British consumer goods group Reckitt Benckiser Group plc – which owns ‘Powerbrands’ such as Durex, Air Wick and Dettol – has also committed to sourcing 100% renewable electricity by 2030.
Hatsun Agro Products Ltd, India’s largest private dairy, has committed to a 2032 target. Already sourcing over 80% of its global electricity consumption from renewable sources, the company aims to reach 100% by investing in solar and wind energy and converting diesel generators into lithium storage batteries for maximising its use of renewable power.
RG Chandramogan, Chairman and Managing Director, Hatsun Agro Products Ltd, said: “Our mission to leave the world in a better place for future generations is at the heart of our business strategy. That’s why we’ve joined the global RE100 campaign alongside other forward-thinking companies, in our commitment to source 100% renewable electricity – by 2032. Thanks to our investments in wind and solar power, we’re already more than 80% renewable. We hope that many other businesses follow suit.”
RE100 now brings together 122 global companies, with a collective revenue of over US$2.75 trillion and operations spanning six continents. Together they represent over 159TWh of demand for renewable electricity – more than enough to power Malaysia, New York State or Poland, and equivalent to the 24th largest electricity demand of all countries.
Nazneen Nawaz, Head of Media and Corporate Communications, The Climate Group – NNawaz@theclimategroup.org Tel: +44 (0) 7946 342 869
Marie Reynolds, Communications Manager - Business Initiatives, The Climate Group – MReynolds@theclimategroup.org Tel: +44 (0) 207 960 2991
Gideon Hymas, Consultant, Maitland Green Communications – email@example.com Tel: +44 (0)7584 643 000
The Climate Group is an international non-profit organization, founded in 2004, with offices in London, Beijing New Delhi and New York. Our mission is to accelerate climate action. Our goal is a world of under 2C of global warming and greater prosperity for all, without delay. We do this by bringing together powerful networks of business and governments that shift global markets and policies. We act as a catalyst to take innovation and solutions to scale, using the power of communications to build ambition and pace. We focus on the greatest global opportunities for change. Our business campaigns RE100 (renewable electricity), EP100 (energy productivity) and EV100 (electric vehicles), brought to you as part of the We Mean Business coalition, help companies to reduce emissions, enhance resilience, and boost the bottom line. They champion leadership, encourage the sharing of best practice, and tackle barriers to action. Visit TheClimateGroup.org and follow us on Twitter @ClimateGroup and Facebook @TheClimateGroup.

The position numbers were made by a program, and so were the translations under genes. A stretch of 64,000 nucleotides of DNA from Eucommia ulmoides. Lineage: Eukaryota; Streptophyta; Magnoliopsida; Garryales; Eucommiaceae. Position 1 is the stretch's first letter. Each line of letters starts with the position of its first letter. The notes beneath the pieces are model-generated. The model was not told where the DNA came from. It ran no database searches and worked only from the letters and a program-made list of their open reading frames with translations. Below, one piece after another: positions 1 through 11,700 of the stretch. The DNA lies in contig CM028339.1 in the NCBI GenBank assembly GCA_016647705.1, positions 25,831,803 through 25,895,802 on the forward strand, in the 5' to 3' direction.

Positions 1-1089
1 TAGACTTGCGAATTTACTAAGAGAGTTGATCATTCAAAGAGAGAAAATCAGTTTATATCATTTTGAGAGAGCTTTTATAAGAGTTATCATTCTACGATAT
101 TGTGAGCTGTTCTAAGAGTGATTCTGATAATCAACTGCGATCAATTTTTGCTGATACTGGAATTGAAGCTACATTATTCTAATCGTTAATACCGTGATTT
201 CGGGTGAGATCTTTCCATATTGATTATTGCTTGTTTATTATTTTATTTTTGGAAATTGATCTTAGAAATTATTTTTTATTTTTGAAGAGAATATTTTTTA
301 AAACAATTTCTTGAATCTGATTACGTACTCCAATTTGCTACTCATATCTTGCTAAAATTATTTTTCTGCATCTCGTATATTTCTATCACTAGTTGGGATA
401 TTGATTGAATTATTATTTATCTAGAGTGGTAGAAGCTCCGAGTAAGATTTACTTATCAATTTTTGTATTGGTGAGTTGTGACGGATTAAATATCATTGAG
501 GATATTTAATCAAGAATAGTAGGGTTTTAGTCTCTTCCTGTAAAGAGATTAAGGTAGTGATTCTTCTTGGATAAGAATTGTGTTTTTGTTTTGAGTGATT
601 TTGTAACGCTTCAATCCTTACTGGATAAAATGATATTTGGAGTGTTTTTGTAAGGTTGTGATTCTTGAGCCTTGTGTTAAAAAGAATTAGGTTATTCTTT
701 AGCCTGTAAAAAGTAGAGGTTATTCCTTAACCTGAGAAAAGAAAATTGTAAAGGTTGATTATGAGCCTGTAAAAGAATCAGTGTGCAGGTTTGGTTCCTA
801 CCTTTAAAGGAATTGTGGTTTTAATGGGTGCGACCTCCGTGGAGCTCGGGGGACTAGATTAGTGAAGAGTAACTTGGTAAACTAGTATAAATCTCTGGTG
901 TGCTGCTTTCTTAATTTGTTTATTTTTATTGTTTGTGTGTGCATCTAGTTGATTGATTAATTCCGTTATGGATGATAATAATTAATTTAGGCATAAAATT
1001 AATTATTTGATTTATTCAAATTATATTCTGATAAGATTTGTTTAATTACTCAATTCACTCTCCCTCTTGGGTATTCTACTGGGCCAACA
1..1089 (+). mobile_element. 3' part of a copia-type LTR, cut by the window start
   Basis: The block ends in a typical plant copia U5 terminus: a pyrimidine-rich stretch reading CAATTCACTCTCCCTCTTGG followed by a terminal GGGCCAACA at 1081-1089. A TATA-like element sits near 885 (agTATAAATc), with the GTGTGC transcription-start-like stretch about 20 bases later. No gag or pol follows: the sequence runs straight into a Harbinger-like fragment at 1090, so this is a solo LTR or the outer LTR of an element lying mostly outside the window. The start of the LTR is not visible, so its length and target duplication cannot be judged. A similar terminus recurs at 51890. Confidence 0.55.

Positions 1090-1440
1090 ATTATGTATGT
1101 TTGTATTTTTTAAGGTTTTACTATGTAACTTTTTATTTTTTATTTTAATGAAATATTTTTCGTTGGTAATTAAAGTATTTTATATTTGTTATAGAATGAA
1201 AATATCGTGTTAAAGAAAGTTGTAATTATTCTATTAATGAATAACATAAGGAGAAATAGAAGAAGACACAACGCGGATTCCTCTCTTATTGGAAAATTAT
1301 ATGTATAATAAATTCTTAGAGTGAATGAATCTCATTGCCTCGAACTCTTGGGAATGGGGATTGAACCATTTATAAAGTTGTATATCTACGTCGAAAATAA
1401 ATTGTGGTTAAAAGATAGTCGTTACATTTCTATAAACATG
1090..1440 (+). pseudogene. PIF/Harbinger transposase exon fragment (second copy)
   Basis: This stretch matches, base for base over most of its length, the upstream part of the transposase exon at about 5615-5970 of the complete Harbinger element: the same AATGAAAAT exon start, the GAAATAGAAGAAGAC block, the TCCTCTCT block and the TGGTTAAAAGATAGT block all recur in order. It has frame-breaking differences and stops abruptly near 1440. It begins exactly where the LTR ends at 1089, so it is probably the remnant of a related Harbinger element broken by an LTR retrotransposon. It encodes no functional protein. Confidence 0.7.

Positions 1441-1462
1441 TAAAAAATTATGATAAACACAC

Led by The Climate Group in partnership with CDP, RE100 is a collaborative initiative uniting the world’s most influential businesses committed to 100% renewable power. Renewables are a smart business decision, providing greater control over energy costs and driving innovation, while helping companies to deliver on emission reduction goals. RE100 members, including Global Fortune 500 companies, have a total revenue of over US$2.75 trillion and operate in a diverse range of sectors – from Information Technology to automobile manufacturing. Together, they send a powerful signal to policymakers and investors to accelerate the transition to a low carbon economy. Visit RE100.org and follow us on Twitter @theRE100 #RE100.